Cf. Issawi, pp. 99 f.


See p. lxxv, above, and 2:417, below.


At the beginning of the work, ed. C. G. Kuhn (Leipzig, 1821-33), III, 2. See also below, 3:149.


Cf. Qur'an 2.30 (28).


The "object" (mawdu`) of a science is the fundamental elements at its basis, such as quantities (measurements) in geometry, numbers in arith­metic, substances in physics, and so on. The object of Ibn Khaldun's new science is human social organization, or civilization (cf. p. 77, above). See 3:111 f., below. For the Avicennian basis of this theory, see, for instance, A: M. Goichon, Lexique de la philosophie d'Ibn Sind (Paris, 1938), p. 439, and AN l-Barakat Hibatallah al-Baghdadi, Mu'tabar (Hyderabad, 1357-58/ 1938-39), I, 221 ff. These fundamental elements of the individual sciences do not require proof of their existence. The pertinent Aristotelian passage in this connection (Analytica posteriors 76b 3 ff.), was quoted by de Slane. However, the Arabic translation, as published by `Abd-ar-Rahman Badawi, Manliq Aristu (Cairo, 1948-49), II, 339, does not use the term mawdu` in this context.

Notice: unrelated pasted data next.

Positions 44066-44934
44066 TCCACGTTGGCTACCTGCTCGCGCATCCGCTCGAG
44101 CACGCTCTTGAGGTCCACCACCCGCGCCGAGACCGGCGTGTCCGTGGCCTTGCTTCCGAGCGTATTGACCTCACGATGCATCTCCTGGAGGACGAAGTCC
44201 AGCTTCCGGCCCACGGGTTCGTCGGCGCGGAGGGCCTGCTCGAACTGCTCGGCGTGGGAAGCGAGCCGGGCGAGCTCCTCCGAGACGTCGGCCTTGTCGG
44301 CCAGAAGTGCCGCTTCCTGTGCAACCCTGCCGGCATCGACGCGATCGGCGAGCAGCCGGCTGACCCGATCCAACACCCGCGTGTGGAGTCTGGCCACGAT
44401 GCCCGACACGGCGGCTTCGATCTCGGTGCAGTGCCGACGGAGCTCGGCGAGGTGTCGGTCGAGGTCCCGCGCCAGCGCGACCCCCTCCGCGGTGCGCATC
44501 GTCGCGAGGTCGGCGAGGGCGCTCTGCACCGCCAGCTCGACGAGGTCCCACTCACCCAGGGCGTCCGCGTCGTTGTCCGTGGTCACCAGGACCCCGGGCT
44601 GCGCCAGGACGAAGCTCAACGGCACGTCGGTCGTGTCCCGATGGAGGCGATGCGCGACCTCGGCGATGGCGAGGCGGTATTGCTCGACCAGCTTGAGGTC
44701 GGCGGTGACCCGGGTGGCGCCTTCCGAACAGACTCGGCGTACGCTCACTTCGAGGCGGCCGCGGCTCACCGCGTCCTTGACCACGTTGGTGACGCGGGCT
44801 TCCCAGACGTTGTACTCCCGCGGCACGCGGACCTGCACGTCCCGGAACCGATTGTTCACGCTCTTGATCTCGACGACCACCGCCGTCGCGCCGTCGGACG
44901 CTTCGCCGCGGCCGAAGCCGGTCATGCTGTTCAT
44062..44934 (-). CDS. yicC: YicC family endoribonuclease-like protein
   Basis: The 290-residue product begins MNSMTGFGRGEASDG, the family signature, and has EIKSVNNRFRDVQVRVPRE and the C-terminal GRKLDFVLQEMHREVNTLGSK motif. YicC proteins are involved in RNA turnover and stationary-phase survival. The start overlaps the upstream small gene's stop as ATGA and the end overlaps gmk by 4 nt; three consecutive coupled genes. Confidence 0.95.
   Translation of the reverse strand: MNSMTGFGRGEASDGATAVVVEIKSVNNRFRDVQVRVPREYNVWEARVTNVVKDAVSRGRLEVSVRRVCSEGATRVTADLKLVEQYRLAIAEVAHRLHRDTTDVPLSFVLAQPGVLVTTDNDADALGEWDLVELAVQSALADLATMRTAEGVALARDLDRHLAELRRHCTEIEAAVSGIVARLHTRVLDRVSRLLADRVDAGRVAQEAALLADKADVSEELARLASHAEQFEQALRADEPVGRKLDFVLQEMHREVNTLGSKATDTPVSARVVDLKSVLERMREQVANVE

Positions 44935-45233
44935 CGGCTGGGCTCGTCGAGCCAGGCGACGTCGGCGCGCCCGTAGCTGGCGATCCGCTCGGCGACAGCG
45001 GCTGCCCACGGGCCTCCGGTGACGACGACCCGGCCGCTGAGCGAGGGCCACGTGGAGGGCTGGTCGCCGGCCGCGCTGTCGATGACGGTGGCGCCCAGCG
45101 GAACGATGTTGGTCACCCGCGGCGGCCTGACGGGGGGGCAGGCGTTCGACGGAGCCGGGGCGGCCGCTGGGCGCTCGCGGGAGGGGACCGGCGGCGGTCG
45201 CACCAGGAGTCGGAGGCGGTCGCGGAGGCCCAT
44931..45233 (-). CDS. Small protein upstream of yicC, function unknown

Cf. Issawi, pp. 100 f.


see p. 84, above


Qur'an 20.50(52)


"Magians" originally meant the Zoroastrians. In later Islam they were considered as people who followed a kind of prophet but did not have Scriptures like the Christians and the Jews. Thus, they occupied a position somewhere between the latter and polytheists. The term was eventually used to denote the general idea of pagans. Cf. V. F. Buchner in EI, s.v. "Madjus."


For the rather difficult use of hi-khilaf, cf. also below, p. 400, 1. 15.